‘But now I am Six

I’m as clever as clever

So I think I’ll be six now for ever and ever.’ 

A.A. Milne

Summer 1965

‘Your daughter has an excellent grasp of the English language, Mr Grant, the headmistress told Fergus when he picked her up from school one day. ‘She’s quite the little storyteller. She enjoys writing stories and reading them to her classmates. There are some very happy little bunnies in Lisa’s year.  I particularly like the story about Sir William of Silkwoods, your Dairy Shorthorn bull, I believe.’

Fergus always used to take Lisa to and from school.  On the rare occasions Elizabeth graced Silkwoods with her presence, she would be having breakfast in bed or a protracted lunch with the ladies, which precluded her from doing either of the school runs.

Towards the end of the summer term Fergus dropped Lisa at school and after she slammed the car door shut, he wound the window down and called after her.


‘Yes, Pooh.’

‘I’m off to catch you a trout for your supper from the stream in the Hundred Acre Wood.’

‘I’ll look forward to eating it.  Bye, Pooh… I love you.’

‘Love you more, Piglet.’  He waved goodbye, blew her a kiss then drove away.

The Universe tends to throw things at you in threes.  Lisa had survived corporal punishment inflicted by Miss Laverty, coped with the loss of Eileen and was about to be hit by a third devastating blow.

Later that day when Lisa rushed through the school gates, she found Jim waiting to collect her.  When they arrived home, Nellie told her that her mother wanted to see her and as she cautiously approached the sitting room, she could hear Elizabeth on the telephone, the tone of her voice irritated and impatient.

‘I just want to screw him for every penny he’s got! Am I clear? And I’m hoping I can count on you, Sidney, to make sure that happens.’ She hastily wound up the conversation when Lisa walked through the door. ‘I have to go, Sidney,’ she snapped, ‘I’ve got a visitor. Come in, Lisa dear, sit down over there.’

She pointed to an armchair directly opposite her and Lisa obediently sat down, her brown divided school skirt, exposing her iodine-smeared grazed knees, scuffed earlier that day after a fall on the tarmacked school playground.

The expression on her mother’s face was unnerving as she slammed the phone down, then plumped up the cushions around her to make her herself comfortable.  Taking a deep breath, Elizabeth ran her hands lightly over her flipped bob, patting it slightly before exhaling, as if trying to restore a sense of inner decorum.  She looked at her daughter and frowned.

‘There’s something I need to tell you, Lisa dear.  I’m afraid your father and I have irreconcilable differences…’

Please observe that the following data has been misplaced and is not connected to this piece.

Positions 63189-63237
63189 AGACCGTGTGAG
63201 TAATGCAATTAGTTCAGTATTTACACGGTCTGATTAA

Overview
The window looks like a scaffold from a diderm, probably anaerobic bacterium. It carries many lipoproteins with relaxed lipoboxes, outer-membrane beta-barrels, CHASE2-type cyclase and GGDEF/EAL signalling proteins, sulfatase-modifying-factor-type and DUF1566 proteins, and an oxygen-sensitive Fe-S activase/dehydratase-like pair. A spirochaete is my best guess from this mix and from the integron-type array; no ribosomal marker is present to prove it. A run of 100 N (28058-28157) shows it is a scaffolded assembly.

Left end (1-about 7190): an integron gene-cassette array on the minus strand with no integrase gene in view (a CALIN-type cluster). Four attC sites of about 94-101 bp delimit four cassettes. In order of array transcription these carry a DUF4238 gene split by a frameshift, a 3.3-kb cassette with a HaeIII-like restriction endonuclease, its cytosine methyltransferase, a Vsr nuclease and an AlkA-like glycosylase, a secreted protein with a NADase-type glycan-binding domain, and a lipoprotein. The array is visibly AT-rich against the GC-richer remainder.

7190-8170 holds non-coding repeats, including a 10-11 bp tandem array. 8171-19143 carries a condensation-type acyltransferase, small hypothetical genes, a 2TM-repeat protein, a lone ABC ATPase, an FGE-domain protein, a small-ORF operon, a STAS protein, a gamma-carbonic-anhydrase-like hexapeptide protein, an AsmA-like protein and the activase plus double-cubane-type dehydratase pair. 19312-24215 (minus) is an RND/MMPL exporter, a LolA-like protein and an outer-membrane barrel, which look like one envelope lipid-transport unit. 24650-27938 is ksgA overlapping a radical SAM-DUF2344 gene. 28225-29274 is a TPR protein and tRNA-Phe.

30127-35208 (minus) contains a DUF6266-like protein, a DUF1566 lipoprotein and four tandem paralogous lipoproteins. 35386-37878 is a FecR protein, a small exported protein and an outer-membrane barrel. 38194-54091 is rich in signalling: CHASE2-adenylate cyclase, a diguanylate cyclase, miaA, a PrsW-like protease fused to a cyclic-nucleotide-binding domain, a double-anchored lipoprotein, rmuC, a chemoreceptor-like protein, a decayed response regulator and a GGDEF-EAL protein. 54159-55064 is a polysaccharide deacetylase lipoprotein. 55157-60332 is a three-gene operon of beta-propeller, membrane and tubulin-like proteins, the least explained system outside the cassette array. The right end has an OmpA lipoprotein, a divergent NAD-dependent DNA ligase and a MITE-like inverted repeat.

Lisa’s six-year-old features crinkled. What on earth were irreconcilable differences? She guessed they probably weren’t good.

‘So, he won’t be living here anymore,’ Elizabeth finished her sentence with a determined nod of the head.

Lisa felt her face flush and she started to cry.

‘Oh for goodness sake, Lisa! These things happen with grown-ups. You can go and see him if you like.’

‘Where is he?’ She snivelled.

‘He is going to live in Portugal, dear,’ Elizabeth said curtly. ‘With, er, a friend of his…’

‘Why Porkogul?’ Lisa asked, blowing out her hot, rosy cheeks. ‘Why Porkogul?’

‘Because… he… err…’ Elizabeth was distracted.

Lisa’s feet were sliding from side to side across the parquet flooring and with each slide her crepe-soled school shoes created a prolonged, stuttering squeak. ‘Because what?’ Lisa whined.

‘Stop squeaking!’ Elizabeth bellowed, which made Lisa sit bolt upright.  ‘Because your father has decided that he is going to live in Portugal and that is the end of it…’ Her voice trailed off slightly, before adding,  ‘Portugal is not a million miles away. Perhaps you can go and stay with him for Christmas. I’m sure he will be in touch.’

Lisa knew Portugal was in Europe and she had never been out of Gloucestershire. It sounded like it was a very long way away, but she could count though. It would be over three months until she saw her father again and three months to someone, who had not yet turned seven, is a very long time.

Her silent snivels became noisy sobs, which made Elizabeth feel uncomfortable, rather than arouse any hint of maternal instinct.

‘I expect the weather will be warmer in Portugal in December. It will be warmer than it is here anyway.’ She had to raise her voice.  Lisa’s sobs were getting louder.  She rubbed her temples with the tips of her fingers. She couldn’t think straight. There was so much she had to sort out, the last thing she needed was a damned headache.

‘Enough!’  She got to her feet, waiving an irritated hand in the air indicating Lisa’s audience was over.

‘Run along now, Nellie will have your supper ready soon.’

Lisa shuffled out of the room with her shoulders hunched and her crepe soles squeaking with each step as Elizabeth calmly sat down and started dialling another number.